Corbie Fieldwalkers’s hauntingly beautiful vignette on the disintegrating remains of a Point Grey home whets my appetite for a first hand investigation.
On this weekend afternoon the sky is luminous, milky white, and smooth. It looks solid, manufactured, an artifact. On the slow cruise west my mind wanders into the biospheres of 1970s science fiction films: Brave New World, Logan’s Run, THX-1138 –where The Man wears a creaseless jumpsuit and tolerates no gaps between economic and religious dogma.
West Point Grey is bounded by Blanca, 4th, the UEL, and the water.
While there’s a good number of older homes still standing, hiding behind hedges or thick stands of trees, the usual indicators -orange meshed trees, cleared lots, grotesquely oversized new houses- are all present and accounted for.
Short of my destination I parked the heap and get on the hoof.
It’s quiet; very quiet. The local population seems comprised mostly of grounds keepers and construction workers. I attract looks equal parts curious and suspicious. A couple of noncoms laying paving stones stop their labours to watch my progress down the street through narrowed eyes. And a good day to you.
I come across an abandoned home. It’s not the one I seek but … a coming attraction?
This one’s not yet decayed, but gone to seed: overgrown lawn, untended fruit trees, an abandoned garden. The air is saturated with the scent of magnolias and cherry blossoms.
If the house itself has any historic architectural significance, it’s lost on me: I classify it as Big, Old & Beige.
A flier advertising the City’s new glass recycling program hangs from the mail chute. I peer inside at the early 1950s -for the moment still secure behind locked doors and intact windows.
I move on to the primary target, just down the street. A hedge/chain-link tag team secures its perimeter, but this gives way to a gate encrusted with ornamental padlocks. I lift the latch and stroll.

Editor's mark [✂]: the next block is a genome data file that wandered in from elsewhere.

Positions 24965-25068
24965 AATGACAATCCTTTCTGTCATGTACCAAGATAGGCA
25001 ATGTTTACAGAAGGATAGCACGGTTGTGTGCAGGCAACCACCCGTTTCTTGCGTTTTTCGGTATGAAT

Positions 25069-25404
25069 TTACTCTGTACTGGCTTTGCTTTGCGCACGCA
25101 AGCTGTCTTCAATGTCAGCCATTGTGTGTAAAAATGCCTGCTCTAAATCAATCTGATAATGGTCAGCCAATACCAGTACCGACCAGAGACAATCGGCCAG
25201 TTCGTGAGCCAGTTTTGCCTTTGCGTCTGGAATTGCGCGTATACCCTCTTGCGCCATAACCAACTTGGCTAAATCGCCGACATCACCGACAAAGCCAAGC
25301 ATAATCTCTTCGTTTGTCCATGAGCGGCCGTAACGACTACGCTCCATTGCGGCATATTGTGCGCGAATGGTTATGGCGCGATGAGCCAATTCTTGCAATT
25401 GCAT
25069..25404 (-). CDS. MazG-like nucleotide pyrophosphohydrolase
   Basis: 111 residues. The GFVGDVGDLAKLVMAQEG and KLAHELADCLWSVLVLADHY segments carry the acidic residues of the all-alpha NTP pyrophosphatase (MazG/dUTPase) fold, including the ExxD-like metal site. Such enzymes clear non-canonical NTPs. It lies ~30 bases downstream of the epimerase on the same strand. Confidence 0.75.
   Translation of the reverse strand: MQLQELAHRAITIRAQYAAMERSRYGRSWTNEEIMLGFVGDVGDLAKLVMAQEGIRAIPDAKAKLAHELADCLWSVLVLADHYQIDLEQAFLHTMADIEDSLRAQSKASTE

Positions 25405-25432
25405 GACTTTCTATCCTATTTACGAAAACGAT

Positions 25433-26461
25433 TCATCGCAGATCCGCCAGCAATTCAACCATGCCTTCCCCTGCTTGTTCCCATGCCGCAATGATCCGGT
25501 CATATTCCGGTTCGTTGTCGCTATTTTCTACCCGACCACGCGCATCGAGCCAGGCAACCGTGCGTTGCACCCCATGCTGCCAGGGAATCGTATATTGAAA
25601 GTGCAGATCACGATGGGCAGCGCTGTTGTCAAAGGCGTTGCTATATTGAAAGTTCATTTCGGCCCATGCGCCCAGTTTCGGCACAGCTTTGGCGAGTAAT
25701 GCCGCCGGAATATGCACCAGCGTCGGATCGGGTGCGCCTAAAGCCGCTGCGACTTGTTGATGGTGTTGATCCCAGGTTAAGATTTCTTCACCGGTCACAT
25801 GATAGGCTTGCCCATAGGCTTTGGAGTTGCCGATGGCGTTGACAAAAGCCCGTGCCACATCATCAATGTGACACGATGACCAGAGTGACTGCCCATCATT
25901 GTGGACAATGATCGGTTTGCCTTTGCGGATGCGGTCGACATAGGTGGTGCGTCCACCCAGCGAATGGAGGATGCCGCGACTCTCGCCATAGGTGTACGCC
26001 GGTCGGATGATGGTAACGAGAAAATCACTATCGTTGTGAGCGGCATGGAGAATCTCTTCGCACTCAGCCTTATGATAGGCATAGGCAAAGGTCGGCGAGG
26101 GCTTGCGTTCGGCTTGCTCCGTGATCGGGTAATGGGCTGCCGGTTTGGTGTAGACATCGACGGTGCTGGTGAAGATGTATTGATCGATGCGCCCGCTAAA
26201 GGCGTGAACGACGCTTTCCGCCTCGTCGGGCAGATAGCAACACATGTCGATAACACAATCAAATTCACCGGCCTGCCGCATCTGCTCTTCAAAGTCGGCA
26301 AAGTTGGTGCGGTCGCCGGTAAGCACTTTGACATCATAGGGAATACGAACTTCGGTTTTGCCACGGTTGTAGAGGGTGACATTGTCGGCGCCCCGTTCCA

Into a memory of a field trip, to a forest. This forest, maybe, of silent giants and wet green air. I fell for the dream. This dream of a wet coast wank cum quintessential Terminal Garden City fantasy: the private urban forest.
A long, curving roadway framed by mature evergreens leads to the remains.
It’s unexpectedly modest, right down to the one-car attached garage.
It’s in rough shape: windows smashed, a sagging roof-line, a thick carpet of moss covering the shingles.
The door stands open. Glass crunches underfoot as I wander inside. Thoroughly trashed and tagged -it’s ultimate décor.
The trees have been tagged, too. However, this vandal has been sanctioned.
Diamond Head Consulting integrates “environmental features, creating great places”; that is, they “distill the relationships between natural and urban systems”; that is -goddamn it- they cut trees.
These trees. As far as I can see, they’ve all been tagged.
Dead trees standing. Their fall marks the end of this fantasy. It’s making way for another that will happily exchange a quiet forest retreat for the ostentatious display of wealth.
Like the one down the road being constructed by the suspicious bricklayers: an outlet mall-inspired palazzo, with a garage that could sleep six comfortably. Oh, and an ornamental tree or two.